Durban - Orchestrated land invasions of various properties owned by eThekwini municipality, which have run unchecked in recent months, can now be stopped. The city, the provincial housing department and the police have been given the legal clout to stamp out the action.
The provincial housing department recently secured a Durban High Court interim order, granted by Judge Piet Koen, and extended on Friday, which allows the city and the police to demolish structures and evict people who occupy or attempt to invade 37 provincial housing department properties that have been earmarked for low-cost housing or are in the process of being developed.
The order is significant in that it does not oblige the municipality to follow the provisions of the Prevention of Illegal Eviction from and Unlawful Occupation of Land Act, which stipulates that certain steps be taken before people can be evicted, which in some cases requires providing alternative accommodation.
In an affidavit, housing department senior property manager Balakazi Madikizela said an investigation had revealed that “unlawful land invasions were taking place on an extremely wide scale”.
“The target has been vacant and/or unoccupied properties within the municipality. The properties are earmarked for housing developments and other public services. The invaders seek to ensconce themselves in the properties they invade, and then expect to be placed ahead of other persons on the housing waiting lists of the municipality,” he said.
Properties in Queensburgh, Cato Manor, Mayville and Bonela have been targeted during the invasions.
In the Cato Manor case, The Mercury reported in March that more than 1 000 people – whose homes had been demolished to make way for formal low-cost housing in Cato Crest – began clearing land in Sherwood and close to Manor Gardens with the intention of building shacks. They were removed after the municipality obtained an interdict.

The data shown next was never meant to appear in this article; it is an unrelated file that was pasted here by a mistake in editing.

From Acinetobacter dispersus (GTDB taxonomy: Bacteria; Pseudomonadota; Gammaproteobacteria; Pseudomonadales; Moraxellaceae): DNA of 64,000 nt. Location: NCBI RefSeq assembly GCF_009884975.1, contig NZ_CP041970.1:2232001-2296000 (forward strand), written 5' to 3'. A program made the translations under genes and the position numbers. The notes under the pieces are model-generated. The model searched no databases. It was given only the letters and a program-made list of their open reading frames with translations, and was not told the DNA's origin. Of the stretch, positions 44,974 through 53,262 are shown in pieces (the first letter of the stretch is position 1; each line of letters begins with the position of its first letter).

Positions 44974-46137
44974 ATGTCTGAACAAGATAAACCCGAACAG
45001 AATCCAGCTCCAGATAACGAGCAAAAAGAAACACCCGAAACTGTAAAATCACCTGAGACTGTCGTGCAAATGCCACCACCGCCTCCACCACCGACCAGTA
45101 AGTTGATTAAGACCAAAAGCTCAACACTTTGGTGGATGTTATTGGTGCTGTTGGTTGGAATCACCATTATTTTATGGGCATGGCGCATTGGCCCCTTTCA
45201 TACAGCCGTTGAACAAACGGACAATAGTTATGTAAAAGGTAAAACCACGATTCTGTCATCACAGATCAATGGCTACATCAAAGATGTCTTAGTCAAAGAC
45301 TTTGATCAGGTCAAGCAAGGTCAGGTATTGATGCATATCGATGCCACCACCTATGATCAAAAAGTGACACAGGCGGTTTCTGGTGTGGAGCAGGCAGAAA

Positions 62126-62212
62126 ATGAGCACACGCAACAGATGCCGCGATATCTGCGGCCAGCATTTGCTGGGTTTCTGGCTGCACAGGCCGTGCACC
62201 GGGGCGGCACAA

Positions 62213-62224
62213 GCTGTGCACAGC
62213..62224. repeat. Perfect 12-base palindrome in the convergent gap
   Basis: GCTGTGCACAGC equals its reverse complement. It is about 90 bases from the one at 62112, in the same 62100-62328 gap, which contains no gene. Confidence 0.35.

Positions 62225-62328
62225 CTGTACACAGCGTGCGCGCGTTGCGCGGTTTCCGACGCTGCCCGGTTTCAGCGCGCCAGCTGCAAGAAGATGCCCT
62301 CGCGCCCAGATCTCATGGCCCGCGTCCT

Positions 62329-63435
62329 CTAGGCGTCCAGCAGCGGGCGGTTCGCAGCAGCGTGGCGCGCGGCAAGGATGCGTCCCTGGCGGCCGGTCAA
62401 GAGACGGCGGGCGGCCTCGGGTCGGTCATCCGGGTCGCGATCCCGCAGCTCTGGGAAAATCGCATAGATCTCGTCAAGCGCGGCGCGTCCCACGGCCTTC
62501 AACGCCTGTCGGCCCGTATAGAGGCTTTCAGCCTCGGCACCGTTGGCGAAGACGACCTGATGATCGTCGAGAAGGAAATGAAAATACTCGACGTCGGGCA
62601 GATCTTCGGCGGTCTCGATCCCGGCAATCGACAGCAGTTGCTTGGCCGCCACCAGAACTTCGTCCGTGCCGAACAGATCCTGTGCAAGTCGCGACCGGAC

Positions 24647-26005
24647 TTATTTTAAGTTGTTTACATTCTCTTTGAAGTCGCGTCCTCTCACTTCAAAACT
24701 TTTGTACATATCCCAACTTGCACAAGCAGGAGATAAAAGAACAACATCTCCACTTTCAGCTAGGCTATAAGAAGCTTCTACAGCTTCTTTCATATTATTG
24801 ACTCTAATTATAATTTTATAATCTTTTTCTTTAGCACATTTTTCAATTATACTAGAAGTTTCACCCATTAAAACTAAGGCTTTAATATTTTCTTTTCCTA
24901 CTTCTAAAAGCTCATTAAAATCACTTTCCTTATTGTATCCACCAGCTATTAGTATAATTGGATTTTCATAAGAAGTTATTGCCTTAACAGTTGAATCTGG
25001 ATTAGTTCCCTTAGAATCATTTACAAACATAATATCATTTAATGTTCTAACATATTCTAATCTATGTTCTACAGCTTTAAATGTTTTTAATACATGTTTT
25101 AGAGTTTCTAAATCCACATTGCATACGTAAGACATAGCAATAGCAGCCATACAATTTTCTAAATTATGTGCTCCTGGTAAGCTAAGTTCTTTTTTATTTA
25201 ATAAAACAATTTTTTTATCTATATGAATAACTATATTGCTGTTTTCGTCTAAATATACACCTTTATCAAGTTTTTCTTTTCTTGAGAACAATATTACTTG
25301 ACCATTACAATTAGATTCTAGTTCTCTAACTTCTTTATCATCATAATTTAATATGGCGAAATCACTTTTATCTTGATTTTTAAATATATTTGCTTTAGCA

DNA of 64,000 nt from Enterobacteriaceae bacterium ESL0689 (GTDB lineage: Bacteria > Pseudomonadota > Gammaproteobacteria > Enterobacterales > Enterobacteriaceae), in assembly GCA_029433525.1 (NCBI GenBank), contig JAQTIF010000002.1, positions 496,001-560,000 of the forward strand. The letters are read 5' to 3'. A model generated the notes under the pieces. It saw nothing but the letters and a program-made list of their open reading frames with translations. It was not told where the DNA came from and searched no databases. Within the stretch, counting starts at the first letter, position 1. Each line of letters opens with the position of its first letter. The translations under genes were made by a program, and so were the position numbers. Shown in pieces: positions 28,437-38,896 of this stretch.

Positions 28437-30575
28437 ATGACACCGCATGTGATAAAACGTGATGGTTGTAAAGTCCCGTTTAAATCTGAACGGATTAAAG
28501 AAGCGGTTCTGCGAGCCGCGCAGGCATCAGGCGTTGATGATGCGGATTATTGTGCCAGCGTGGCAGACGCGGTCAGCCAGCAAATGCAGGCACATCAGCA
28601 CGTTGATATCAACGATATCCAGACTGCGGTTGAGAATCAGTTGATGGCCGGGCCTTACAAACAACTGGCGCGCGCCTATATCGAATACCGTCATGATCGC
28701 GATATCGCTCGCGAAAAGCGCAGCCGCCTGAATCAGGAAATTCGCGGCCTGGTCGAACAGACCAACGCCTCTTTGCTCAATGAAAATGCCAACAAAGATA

Madikizela said the municipality had also expressed concern about the ongoing land invasions, but were reluctant to act without a court order in place.
When the matter came before Judge Gregory Kruger on Friday, he extended the court order until May 31.
Meanwhile, the Legal Resources Centre, acting for people of the Madlala Village in Lamontville, have brought an application claiming the order was “ill-conceived”.
It argues that they were illegally evicted as per the court order in April, and that they want to be granted the right to occupy the land. They also claim that, with the Judge Koen order, the housing department wanted to circumvent the provisions of the act.
On Friday, advocate Lawrence Broster, for the Legal Resources Centre and the applicants, said the centre was attempting to identify and gather information about the applicants to ensure they were entitled to the rights they were claiming, and this process needed to be completed before the matter could be taken further.
He asked for an undertaking from the MEC and the city that, in the meantime, the applicants would not be evicted.
However, Judge Kruger said he could make no such order because of Judge Koen’s ruling.
There was also a dispute as to who was occupying the land, with two lists of names before the court.
The matter was adjourned until June 7 by the consent of all parties.
“We are relying on the good graces of the respondents to behave,” Broster said.